Calculus Can Be Fun
Laurie Corrin
By Laurie Corrin
High School Math/Computer Science Teacher
October 22, 2018
Believe it or not, learning calculus can be fun! In Calculus I the girls recently wrote functions to describe their initials and then drew the slopes of those functions. With that, we plunged into our study of derivatives. By the end of the year students will master optimization, integrals, solids of revolution, and series. Our next project involves pancakes and related rates. It’s all about making a connection to the real world – to practical, everyday items or instances that we can all relate to. Calculus, the study of change, is important for economists and psychologists as well as scientists and engineers.
As a former software engineer, I love sharing computing as well as mathematics with my students. In Computer Science I, we are working on a nursery rhyme project. Each student chose a nursery rhyme to animate in Snap! – a block-based language developed at Berkeley and based on MIT’s Scratch. For those not in the know, MIT Scratch is a free programming language and online community where users can create their own interactive stories, games, and animations. Studies show that beginning programmers are highly successful with block-based languages. The nursery rhymes project showcases the girls’ newly acquired animation and message passing skills. They will continue to create computer games as their computer science knowledge grows.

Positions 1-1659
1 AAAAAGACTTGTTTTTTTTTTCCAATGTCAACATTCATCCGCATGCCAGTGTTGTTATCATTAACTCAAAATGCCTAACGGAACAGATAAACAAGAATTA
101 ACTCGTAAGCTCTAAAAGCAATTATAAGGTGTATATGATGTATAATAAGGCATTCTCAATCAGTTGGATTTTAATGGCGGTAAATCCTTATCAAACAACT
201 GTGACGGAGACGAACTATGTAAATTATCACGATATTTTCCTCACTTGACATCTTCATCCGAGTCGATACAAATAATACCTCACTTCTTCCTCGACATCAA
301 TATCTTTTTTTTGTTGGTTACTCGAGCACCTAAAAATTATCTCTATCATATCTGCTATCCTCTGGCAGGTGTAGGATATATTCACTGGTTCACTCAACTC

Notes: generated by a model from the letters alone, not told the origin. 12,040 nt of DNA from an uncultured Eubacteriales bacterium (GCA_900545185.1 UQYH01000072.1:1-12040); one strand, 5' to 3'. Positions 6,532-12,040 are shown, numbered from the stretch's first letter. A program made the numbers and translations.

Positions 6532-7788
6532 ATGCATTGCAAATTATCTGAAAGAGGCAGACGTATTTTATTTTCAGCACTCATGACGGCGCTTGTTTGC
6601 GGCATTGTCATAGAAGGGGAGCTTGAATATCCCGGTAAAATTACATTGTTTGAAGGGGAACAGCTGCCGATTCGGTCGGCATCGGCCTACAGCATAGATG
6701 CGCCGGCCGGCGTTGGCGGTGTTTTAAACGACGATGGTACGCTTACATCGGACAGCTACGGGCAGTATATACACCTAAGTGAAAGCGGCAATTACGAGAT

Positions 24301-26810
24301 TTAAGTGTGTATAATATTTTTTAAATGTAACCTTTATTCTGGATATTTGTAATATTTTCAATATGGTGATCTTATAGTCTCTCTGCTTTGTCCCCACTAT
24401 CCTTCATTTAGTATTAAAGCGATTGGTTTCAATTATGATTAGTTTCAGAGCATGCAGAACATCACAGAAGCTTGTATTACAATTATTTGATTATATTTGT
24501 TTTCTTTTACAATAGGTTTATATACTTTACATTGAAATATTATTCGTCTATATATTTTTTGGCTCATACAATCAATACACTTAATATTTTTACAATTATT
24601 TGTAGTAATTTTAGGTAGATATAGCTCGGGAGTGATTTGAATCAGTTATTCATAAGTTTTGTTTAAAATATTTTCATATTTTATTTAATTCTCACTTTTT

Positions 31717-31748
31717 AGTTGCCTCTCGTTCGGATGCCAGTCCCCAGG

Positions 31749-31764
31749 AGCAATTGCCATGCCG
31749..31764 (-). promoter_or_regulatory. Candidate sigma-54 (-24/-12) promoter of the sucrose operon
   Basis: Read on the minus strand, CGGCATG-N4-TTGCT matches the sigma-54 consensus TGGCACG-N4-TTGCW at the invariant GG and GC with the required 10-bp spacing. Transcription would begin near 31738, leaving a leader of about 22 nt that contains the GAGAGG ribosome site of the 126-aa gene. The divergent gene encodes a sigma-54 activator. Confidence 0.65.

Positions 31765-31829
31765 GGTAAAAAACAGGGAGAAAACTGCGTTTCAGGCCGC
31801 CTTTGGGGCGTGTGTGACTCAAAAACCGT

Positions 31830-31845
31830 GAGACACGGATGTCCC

Technology skills are important for our future citizens and learning computer science helps them understand the world around them and visualize their career possibilities. The Forest Ridge Computer Science II class is a rigorous course in Java programming. Students collaborate in small groups, tackling new concepts with increasingly challenging projects. Our first big project is a text-based fraction calculator. Beyond that, our most advanced students continue to use Java as they study data structures in a project-based learning course. These students may be our next generation of engineers.
Outside of class, we’re planning new course offerings in technology and entrepreneurship. I can’t wait to see the results of the hard work from this talented group of girls at the end of the year!
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